KING: Congressman Ken Buck, Republican of Colorado, still with us, along with our great reporters. You have long urged Congress to do more in this technology space, whether it's TikTok, whether it's Facebook and Twitter. Now you have AI, which could be, as the CEO there says, a printing press moment.

Remarkable, revolutionary. The however part is what gets scary. One of the things you have legislation to prevent the Pentagon from having AI anywhere near nuclear weapons, if you will. Where are we going here? And what should Congress do now?

BUCK: Well, I spent an hour and a half last night listening to Sam Altman answer questions from various members of the House. It's fascinating, it's scary, but the potential is tremendous. The potential that we'll make in the advances in health care, the advances in education are absolutely tremendous.

What he said, unequivocally, was that we are far ahead of China. And that's really the scary part, is that we regulate out innovation. The fact that we have a lead gives us the opportunity to regulate in an intelligent way and make sure that we use AI for the benefit of humanity and make sure that bad actors can't use AI to create the sort of Sci-Fi scenarios that we're all afraid of.

KING: And so help me, because these issues come down. We were just talking about the spending, and you can't get people in the same room to figure it out, to get a compromise on this issue. Democrats and Republicans for years have been saying we need to do something, whether it's about the social media platforms, and now it's about this. But they haven't passed anything because they can't -- the Democrats have this position, Republicans have this position.

How do you get people in a room and say, we're going to stay here until we figure this out? Because this is groundbreaking and breathtaking, but as you say, it's also scary.

BUCK: It's scary, and we're behind. The technology is moving so fast at this point that we should have been doing things a couple of years ago. You know, the great thing about being in Congress is you have expertise that's a mile wide, but it's an inch deep. And nobody really came to Congress understanding AI and the implications. And so we've got a lot of learning to do in order to make intelligent decisions.

BASH: Can I just shift topics to something that happened yesterday in the regional office of one of your colleagues, Gerry Connolly, and vicious attack with a baseball bat that injured a couple of his staffers? He is calling for more security. I am sure you talk to your colleagues every day on the House floor about the increase in threats to people in both parties. What do you think needs to be done to protect not just you, but your staff, given how vitriolic things are right now?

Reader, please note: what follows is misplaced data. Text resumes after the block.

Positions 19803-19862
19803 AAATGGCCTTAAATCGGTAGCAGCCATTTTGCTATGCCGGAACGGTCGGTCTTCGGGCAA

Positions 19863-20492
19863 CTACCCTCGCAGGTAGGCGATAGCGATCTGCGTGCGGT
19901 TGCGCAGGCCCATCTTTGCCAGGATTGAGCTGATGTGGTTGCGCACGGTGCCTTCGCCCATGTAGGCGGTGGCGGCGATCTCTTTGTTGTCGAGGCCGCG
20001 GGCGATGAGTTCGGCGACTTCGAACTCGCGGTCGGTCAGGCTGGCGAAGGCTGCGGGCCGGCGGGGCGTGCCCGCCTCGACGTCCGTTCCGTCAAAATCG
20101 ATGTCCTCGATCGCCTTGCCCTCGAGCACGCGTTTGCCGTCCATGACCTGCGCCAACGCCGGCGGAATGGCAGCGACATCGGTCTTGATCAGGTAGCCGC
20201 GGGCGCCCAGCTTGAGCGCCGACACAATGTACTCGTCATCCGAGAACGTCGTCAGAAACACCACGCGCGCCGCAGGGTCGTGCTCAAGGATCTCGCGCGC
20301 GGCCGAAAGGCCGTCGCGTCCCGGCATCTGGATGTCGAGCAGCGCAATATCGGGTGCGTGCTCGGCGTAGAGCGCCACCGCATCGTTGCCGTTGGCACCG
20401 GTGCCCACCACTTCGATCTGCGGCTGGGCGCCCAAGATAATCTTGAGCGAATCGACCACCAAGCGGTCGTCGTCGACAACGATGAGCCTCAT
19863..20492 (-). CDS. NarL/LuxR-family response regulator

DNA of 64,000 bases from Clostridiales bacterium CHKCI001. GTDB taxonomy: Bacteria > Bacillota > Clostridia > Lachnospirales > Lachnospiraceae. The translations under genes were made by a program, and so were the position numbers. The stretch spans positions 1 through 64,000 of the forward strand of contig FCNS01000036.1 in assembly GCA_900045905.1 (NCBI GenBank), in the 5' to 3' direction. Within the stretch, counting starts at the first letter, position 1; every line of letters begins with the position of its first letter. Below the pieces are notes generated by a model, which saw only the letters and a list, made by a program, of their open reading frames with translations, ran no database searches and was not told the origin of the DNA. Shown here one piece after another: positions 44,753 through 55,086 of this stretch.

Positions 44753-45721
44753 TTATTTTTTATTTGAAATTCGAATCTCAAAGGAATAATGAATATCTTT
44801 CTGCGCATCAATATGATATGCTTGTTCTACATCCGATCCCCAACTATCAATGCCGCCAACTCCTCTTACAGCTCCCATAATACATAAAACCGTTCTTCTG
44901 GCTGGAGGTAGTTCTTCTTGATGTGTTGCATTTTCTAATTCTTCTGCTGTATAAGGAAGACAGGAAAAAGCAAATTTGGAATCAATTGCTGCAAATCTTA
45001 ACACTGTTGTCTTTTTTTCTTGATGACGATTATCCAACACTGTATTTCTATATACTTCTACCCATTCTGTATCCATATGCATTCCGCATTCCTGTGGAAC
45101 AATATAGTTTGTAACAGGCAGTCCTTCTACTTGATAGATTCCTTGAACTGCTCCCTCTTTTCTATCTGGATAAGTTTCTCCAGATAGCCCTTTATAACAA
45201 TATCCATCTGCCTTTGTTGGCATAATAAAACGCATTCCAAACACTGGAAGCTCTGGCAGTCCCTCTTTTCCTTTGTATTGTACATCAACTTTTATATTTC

BUCK: Yes, we've worked with the Capitol Police and other law enforcement agencies in Colorado to develop security procedures to protect staff. But you're absolutely right. You know, you want to be as accessible as possible to the public. It's something that makes Congress different than the executive branch.

You don't walk into the White House. You don't walk into the Supreme Court. You can walk into Congress. We have magnetometers and other things to protect us in those buildings. But at the end of the day, we're vulnerable, and we need to make that we protect ourselves in the best way possible. Terribly sad event. And again, something that could divide our country, and hopefully it doesn't.


HENDERSON: Shifting a little bit to 2024, it looks like it's going to be a fairly crowded field. Donald Trump, of course, already announced Ron DeSantis, probably at some point. You served in the House with him, possibly, Tim Scott out of South Carolina. Are people courting you at this point for your endorsement? What are you thinking about as you look at what's going to be a pretty robust field of challengers?

BUCK: Yes, my kids don't even listen to me for so long (ph) and so I don't think that anybody's are --

BASH: Are they running for president?



BUCK: But they are voting for president, but they still don't listen to me. I think that we have a situation where time will allow us to sort things out on the Republican side. I think that Joe Biden is vulnerable, and I think Republicans ultimately want to win, and they will make a decision on who the best candidate is to go against that.

CALDWELL: Do you think Donald Trump can beat Joe Biden in a general election?

BUCK: I have no idea at this point. Predicting what's going to happen a year from now, 14 months from now, is very difficult.

CALDWELL: Do you think he should run? Do you think he is qualified to run given all of his legal troubles, given everything that's happened?

BUCK: Well, I think that he is as qualified to run as Joe Biden.